It became official when the Senate wrapped up its post-election “lame duck session” last week: Supreme Court nominee Merrick Garland is returning to the U.S. Court of Appeals for the District of Columbia without his nomination being confirmed, rejected, or withdrawn.
Yes, if you go back 150 years there was another SCOTUS nominee, Henry Stanbery, who was denied any official Senate action and yet did not withdraw. It’s not as though the Senate ignored him as its descendants ignored Garland, though: The upper chamber reduced the size of the Court to deny Stanbery a seat. There were extenuating circumstances: Stanbery was Andrew Johnson’s attorney general and Johnson’s defense lawyer during the Senate trial that nearly removed Johnson from office.
Garland did nothing in particular to arouse the ire of the Republican Senate, and his fate shows how routine it has become for the GOP to treat a Democratic president much like the Republican Senate of the 1860s treated Andrew Johnson. Johnson more or less tried to eliminate the consequences of the American Civil War. Barack Obama tried to enact universal health coverage and comprehensive immigration reform. Standards for making a president a pariah whose nominees can be systematically obstructed have clearly deteriorated.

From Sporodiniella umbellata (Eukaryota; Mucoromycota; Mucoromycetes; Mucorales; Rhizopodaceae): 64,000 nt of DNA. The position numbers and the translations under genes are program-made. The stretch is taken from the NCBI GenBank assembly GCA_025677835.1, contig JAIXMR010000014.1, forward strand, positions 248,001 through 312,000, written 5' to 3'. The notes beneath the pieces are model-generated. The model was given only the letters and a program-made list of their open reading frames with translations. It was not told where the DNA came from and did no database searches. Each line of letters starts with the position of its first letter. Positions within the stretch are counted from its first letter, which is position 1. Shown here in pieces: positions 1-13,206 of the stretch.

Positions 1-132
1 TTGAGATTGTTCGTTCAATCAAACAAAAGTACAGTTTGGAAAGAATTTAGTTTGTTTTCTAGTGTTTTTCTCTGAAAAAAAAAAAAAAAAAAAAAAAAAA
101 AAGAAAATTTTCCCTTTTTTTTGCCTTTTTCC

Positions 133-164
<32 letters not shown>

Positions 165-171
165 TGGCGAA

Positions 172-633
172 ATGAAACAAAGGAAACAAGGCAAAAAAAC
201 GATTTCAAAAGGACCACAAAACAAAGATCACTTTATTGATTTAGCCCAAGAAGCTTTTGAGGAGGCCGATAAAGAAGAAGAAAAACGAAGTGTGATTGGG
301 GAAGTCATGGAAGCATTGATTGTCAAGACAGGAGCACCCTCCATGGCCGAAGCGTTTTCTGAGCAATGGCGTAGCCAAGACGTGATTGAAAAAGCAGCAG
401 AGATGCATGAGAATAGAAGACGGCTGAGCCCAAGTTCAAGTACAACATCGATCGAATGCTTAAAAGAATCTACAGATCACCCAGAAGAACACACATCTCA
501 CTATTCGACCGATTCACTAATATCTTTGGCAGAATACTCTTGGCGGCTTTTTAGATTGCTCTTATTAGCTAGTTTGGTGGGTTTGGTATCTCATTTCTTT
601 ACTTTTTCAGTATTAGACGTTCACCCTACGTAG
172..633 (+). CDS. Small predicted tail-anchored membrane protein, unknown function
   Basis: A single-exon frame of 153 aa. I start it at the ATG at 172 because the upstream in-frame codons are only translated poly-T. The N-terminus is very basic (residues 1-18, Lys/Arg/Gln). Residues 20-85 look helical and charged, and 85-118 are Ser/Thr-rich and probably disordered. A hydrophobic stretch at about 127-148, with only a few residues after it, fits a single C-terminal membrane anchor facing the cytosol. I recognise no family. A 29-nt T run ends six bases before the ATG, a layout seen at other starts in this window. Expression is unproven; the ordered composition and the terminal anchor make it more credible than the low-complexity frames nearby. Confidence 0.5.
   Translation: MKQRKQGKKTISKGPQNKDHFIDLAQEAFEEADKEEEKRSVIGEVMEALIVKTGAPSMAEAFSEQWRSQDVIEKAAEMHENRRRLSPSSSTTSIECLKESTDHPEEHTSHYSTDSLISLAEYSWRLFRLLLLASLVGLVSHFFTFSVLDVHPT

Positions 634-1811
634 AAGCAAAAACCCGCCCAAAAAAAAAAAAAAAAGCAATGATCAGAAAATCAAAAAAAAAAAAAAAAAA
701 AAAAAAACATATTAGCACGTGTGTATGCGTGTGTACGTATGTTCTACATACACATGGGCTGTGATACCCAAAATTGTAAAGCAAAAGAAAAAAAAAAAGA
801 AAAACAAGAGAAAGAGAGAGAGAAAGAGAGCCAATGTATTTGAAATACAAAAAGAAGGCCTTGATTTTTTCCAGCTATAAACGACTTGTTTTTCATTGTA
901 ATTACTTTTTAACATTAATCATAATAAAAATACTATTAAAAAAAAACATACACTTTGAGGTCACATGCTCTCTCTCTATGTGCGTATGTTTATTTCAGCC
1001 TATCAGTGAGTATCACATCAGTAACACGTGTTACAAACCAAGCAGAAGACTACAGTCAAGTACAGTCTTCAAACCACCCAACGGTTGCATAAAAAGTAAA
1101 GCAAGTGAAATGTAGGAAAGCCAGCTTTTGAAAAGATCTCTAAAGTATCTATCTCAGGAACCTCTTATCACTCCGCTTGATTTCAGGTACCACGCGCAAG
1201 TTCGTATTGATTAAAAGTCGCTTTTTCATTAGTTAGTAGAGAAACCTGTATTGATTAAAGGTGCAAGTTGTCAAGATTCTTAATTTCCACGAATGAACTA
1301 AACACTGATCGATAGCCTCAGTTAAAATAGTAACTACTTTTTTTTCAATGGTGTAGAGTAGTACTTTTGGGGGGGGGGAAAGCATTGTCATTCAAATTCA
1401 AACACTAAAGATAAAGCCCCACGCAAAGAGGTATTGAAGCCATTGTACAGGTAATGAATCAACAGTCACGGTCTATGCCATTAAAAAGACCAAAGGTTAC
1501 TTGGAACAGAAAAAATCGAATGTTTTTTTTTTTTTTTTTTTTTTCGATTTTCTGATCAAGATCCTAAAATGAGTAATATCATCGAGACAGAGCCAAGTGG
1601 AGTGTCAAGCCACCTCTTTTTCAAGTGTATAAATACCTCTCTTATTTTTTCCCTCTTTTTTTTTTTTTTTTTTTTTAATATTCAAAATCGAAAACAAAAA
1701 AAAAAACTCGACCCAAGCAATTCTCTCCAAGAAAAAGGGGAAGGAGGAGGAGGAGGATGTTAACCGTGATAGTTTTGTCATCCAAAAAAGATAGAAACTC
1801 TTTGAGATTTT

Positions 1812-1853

We cannot expect those standards to improve anytime soon. Democrats hoped to make the engineer (if not the architect) of the Garland stonewalling, Senate Judiciary Committee chairman Chuck Grassley of Iowa, “pay a price” for the outrage. In January, as Donald Trump prepares his SCOTUS nomination for the vacancy Obama picked Garland to fill, the 83-year-old Grassley will be sworn in for his seventh term in the Senate, having been reelected by a 25-point margin.
Sometimes there’s just no justice in American politics.